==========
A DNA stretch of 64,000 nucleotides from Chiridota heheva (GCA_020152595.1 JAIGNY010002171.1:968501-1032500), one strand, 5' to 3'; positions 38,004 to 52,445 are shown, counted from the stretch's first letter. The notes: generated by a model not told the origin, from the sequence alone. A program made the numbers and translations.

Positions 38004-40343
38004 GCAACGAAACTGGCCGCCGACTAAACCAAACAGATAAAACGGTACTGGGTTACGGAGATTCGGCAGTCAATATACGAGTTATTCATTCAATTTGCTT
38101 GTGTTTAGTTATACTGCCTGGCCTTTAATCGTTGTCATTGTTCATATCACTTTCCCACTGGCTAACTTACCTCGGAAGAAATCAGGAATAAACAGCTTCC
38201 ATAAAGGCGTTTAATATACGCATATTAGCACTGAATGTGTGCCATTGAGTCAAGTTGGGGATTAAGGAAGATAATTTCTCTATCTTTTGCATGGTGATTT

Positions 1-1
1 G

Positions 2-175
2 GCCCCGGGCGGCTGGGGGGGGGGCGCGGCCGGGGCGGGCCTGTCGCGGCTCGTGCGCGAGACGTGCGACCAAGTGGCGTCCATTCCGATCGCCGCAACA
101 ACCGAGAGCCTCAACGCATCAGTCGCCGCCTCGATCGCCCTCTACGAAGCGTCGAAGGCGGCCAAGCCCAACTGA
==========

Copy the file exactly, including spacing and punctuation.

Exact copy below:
A DNA stretch of 64,000 nucleotides from Chiridota heheva (GCA_020152595.1 JAIGNY010002171.1:968501-1032500), one strand, 5' to 3'; positions 38,004 to 52,445 are shown, counted from the stretch's first letter. The notes: generated by a model not told the origin, from the sequence alone. A program made the numbers and translations.

Positions 38004-40343
38004 GCAACGAAACTGGCCGCCGACTAAACCAAACAGATAAAACGGTACTGGGTTACGGAGATTCGGCAGTCAATATACGAGTTATTCATTCAATTTGCTT
38101 GTGTTTAGTTATACTGCCTGGCCTTTAATCGTTGTCATTGTTCATATCACTTTCCCACTGGCTAACTTACCTCGGAAGAAATCAGGAATAAACAGCTTCC
38201 ATAAAGGCGTTTAATATACGCATATTAGCACTGAATGTGTGCCATTGAGTCAAGTTGGGGATTAAGGAAGATAATTTCTCTATCTTTTGCATGGTGATTT

Positions 1-1
1 G

Positions 2-175
2 GCCCCGGGCGGCTGGGGGGGGGGCGCGGCCGGGGCGGGCCTGTCGCGGCTCGTGCGCGAGACGTGCGACCAAGTGGCGTCCATTCCGATCGCCGCAACA
101 ACCGAGAGCCTCAACGCATCAGTCGCCGCCTCGATCGCCCTCTACGAAGCGTCGAAGGCGGCCAAGCCCAACTGA